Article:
by
Green Bay police arrested Desotell while investigating a retail theft. He admitted to owning two bags containing methamphetamine and a handgun, which police discovered while searching a vehicle that had been involved in the theft earlier that day. Desotell was not a suspect in the theft but was charged with conspiracy to distribute and to possess with intent to distribute 500 grams or more of methamphetamine, and knowingly using or carrying a firearm during and in relation to a drug trafficking crime. Desotell agreed to plead guilty but later moved to suppress the evidence. While the motion was pending, the government indicated that he had to sign the plea agreement by March 9, 2018. Thinking that signing the agreement would mean withdrawing the motion, Desotell delayed. The government prepared for trial. Desotell unsuccessfully moved to enforce the unsigned plea agreement. Desotell then signed a plea agreement and the government withdrew the information. The district court confirmed that the agreement was a general plea, not a conditional plea and contained “no reservations of any right to appeal.” Desotell, through counsel, agreed but emphasized that he did not believe the waiver was effective because, at the time Desotell initially agreed to the wording, he had not contemplated filing his motion to suppress. The district court stated repeatedly that a defendant must expressly reserve his right to appeal. The court accepted the plea and sentenced Desotell to 180 months in prison—the mandatory minimum. The Seventh Circuit dismissed, based on the appeal waiver. View "United States v. Desotell" on Justia Law

by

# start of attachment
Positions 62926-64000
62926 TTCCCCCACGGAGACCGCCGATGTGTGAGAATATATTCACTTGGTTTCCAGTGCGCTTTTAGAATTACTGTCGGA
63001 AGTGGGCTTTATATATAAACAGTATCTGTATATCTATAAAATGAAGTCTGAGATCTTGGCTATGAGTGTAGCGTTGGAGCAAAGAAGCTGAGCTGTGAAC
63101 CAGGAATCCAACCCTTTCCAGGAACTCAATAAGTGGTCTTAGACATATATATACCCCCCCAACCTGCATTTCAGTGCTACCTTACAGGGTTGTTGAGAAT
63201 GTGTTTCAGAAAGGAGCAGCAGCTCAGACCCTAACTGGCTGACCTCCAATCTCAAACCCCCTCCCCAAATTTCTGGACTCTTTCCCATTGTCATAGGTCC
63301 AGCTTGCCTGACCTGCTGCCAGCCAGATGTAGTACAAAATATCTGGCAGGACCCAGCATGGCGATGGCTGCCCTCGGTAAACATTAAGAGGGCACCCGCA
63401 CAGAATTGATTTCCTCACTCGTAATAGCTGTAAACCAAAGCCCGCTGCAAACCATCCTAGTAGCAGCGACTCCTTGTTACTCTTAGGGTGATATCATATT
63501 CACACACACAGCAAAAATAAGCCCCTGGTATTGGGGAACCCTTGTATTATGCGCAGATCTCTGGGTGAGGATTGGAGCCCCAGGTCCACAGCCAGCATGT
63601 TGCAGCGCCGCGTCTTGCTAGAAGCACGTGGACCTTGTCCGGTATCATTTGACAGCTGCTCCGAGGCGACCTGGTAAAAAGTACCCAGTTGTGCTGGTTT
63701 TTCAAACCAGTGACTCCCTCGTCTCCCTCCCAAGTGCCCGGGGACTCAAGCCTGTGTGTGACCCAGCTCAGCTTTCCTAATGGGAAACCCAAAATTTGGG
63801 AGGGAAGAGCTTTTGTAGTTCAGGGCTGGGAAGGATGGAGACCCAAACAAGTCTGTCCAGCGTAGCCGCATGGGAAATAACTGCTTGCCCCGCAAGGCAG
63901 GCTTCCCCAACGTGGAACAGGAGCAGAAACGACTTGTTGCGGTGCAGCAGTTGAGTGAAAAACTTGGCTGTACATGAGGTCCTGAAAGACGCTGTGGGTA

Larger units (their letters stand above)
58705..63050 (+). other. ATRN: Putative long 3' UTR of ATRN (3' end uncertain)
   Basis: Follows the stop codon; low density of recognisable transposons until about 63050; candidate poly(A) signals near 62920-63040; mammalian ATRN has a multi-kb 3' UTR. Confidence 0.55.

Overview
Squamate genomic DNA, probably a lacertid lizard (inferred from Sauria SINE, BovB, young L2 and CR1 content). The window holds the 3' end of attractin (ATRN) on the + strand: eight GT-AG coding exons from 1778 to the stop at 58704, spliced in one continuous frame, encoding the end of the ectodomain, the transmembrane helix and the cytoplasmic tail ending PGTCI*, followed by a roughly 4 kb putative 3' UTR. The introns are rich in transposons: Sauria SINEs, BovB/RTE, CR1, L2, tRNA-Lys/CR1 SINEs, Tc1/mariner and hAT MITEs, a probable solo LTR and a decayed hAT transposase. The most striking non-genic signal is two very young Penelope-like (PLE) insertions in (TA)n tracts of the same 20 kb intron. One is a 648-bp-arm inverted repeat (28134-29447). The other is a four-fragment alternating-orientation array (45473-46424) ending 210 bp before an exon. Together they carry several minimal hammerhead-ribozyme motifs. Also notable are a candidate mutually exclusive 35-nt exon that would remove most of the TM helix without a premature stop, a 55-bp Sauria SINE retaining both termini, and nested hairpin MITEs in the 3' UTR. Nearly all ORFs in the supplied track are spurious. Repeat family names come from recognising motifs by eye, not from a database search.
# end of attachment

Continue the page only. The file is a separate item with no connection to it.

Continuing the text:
Smith pleaded guilty to receipt of child pornography and was sentenced to 90 months of imprisonment and 20 years of supervised release, which began in November 2017. In August 2018, Smith’s probation officer, filed a petition, stating that Smith failed to participate in sex offender treatment, failed to participate in mental health treatment, failed to comply with location monitoring, and failed to make scheduled payments of fines. The advisory Sentencing Guidelines imprisonment range was three-to-nine months with a maximum of two years. The government sought a sentence of one year and one day due to Smith’s dishonesty and refusal to cooperate. The court referenced Smith’s manipulative behavior, lies, and refusal to participate in treatment or follow the court’s orders and discussed the seriousness of the child pornography offense, Smith’s history, the need to protect the public, and the need to promote respect for the law. The court noted that “[t]his is an extraordinary case, extraordinary dissidence, extraordinary deliberate efforts to violate the Court’s order, extraordinary in [Smith’s] effort to avoid treatment.” The court gave Smith a 24‐month sentence, with no supervised release to follow. The Seventh Circuit affirmed. The court gave a sufficient explanation of the factors it considered in determining the appropriate sentence and the sentence is supported by compelling justifications. Smith was manipulative, dishonest, breached the court's trust, disregarded the rule of law, and proved unwilling to seek the treatment the original sentencing court found necessary. View "United States v. Smith" on Justia Law